The Pros and Cons of Microlearning: Delivering Training in Bite-Sized Chunks

Thanks to our ever-shortening attention spans, things just keep getting smaller, shorter and broken into pieces. Music isn’t consumed by the album anymore; it’s downloaded song-by-song. Rather than reading a newspaper cover-to-cover, we use news aggregation apps and social media sites like Twitter to quickly scan headlines. Magazines are consumed article-by-article more than issue-by-issue. And we might be doing two or more of these things at once, on our smartphone in line at the grocery store or coffee shop.

Without question, we are a people on the go facing a never-ending barrage of information.

Learning, too, has been impacted by the mincing of content into smaller and smaller pieces. It started when full-day, instructor-led training classes were repackaged into an eLearning course that could be completed in an hour or two.

Now, microlearning is taking eLearning even further.

Microlearning Supports Continuous Training and Development

We all agree that continuous learning is a good thing, right? Any individual can take responsibility for his or her own continuous learning through books, articles and webinars. But as a company, you need to add structure to make sure employees are getting the training they need to do their jobs well.

Microlearning is a way to overcome the attention-span deficit and increase training effectiveness by making learning part of a regular routine. Companies are finding that rather than sit someone in a chair for two days, one day or even just an hour, peppering them with complex information, it helps to break content into pieces to be consumed and digested a little bit at a time.

Microlearning supports continuous learning through the delivery of training and knowledge items at regular intervals. When done right, it can be accessed anytime, anywhere, from any device.

As with most training methodologies, there are pros and cons to consider before launching a microlearning campaign.

Six Reasons to Try Microlearning at Your Organization

  • Microlearning puts more power and control in the hands of the learners. It lets them choose when, where and what device, so they can learn over lunch at a cafe using their smartphone, or on the computer at their desk when they first arrive in the morning.
  • Delivering training in small chunks is a great way to adapt to common behaviors of today’s audiences, which has yielded a lot of multitasking and short attention spans.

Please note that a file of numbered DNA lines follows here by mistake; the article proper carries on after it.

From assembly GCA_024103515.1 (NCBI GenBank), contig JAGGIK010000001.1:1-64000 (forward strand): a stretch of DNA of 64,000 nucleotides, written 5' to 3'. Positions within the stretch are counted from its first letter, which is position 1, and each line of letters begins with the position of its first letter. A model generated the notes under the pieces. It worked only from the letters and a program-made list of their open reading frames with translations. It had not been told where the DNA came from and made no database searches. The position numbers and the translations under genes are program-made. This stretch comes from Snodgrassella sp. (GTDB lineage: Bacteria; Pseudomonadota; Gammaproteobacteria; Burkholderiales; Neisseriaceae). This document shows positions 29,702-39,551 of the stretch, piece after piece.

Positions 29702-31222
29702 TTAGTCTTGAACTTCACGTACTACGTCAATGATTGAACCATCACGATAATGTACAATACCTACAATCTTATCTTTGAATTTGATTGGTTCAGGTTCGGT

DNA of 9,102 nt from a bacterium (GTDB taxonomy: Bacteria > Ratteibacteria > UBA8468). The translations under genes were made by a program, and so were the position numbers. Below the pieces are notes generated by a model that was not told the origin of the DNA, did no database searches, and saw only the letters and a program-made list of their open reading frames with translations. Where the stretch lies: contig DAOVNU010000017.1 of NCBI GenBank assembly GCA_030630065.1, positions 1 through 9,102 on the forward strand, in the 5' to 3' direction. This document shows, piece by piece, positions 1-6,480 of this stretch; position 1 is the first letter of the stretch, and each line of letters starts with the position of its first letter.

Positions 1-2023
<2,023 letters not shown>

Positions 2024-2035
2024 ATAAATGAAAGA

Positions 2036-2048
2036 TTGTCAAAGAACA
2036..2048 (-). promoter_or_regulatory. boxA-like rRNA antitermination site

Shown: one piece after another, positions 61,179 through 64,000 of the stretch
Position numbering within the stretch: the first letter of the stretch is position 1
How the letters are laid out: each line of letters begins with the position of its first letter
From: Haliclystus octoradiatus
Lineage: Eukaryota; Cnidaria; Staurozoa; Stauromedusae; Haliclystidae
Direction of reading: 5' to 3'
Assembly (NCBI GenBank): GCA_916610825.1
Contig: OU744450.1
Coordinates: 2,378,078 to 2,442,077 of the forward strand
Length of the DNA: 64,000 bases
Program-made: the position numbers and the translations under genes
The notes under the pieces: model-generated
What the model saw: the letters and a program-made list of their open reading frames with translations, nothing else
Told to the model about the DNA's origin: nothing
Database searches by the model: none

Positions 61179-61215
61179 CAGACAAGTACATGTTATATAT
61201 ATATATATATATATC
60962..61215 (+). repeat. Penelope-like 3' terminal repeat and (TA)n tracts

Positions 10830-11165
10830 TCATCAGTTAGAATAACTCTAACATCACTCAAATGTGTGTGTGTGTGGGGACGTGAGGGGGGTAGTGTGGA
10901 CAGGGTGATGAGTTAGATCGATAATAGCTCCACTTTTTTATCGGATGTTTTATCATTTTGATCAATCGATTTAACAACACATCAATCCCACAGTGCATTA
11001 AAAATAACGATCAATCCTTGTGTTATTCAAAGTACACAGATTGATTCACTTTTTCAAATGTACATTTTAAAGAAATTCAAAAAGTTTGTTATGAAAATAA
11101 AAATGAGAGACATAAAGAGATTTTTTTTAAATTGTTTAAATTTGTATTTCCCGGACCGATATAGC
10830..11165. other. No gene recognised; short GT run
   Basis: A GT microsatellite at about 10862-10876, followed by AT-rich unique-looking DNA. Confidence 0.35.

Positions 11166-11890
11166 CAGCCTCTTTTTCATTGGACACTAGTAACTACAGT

• Focusing on granular topics one at a time can reduce confusion or information overload. It allows the learner to focus solely on one topic, absorb it and digest it before diving into the next topic.
  • Information inevitably changes, and it’s incredibly easy to update segmented microlearning modules and redistribute them as needed. No need to take an entire eLearning course over again just because one piece of information has changed.
  • As learners quickly move through each brief module, there’s a sense of accomplishment as modules are completed and they are able to immediately apply what they’re learning.
  • Microlearning makes repeating lessons incredibly easy. Content can be revisited as needed.

Microlearning May Not Be For Everyone

If you were reading the Microlearning pros above and nodding enthusiastically, that’s great! But there are a few considerations that are important to consider before diving in head first.

  • In order for microlearning to work, it has to be done well. Production quality must be high. It must be engaging and, ideally, device-agnostic.
  • Technical demands could be higher than you’re used to, especially if you want to develop for mobile. Discuss internal resources and capabilities before proceeding. You may need to outsource some of the development work.
  • If it’s important that a series of microlearning “bursts” need to be understood in context with each other, plan each module and its timing carefully. You want to make sure learners are grasping each concept but also connecting the dots to create the bigger picture.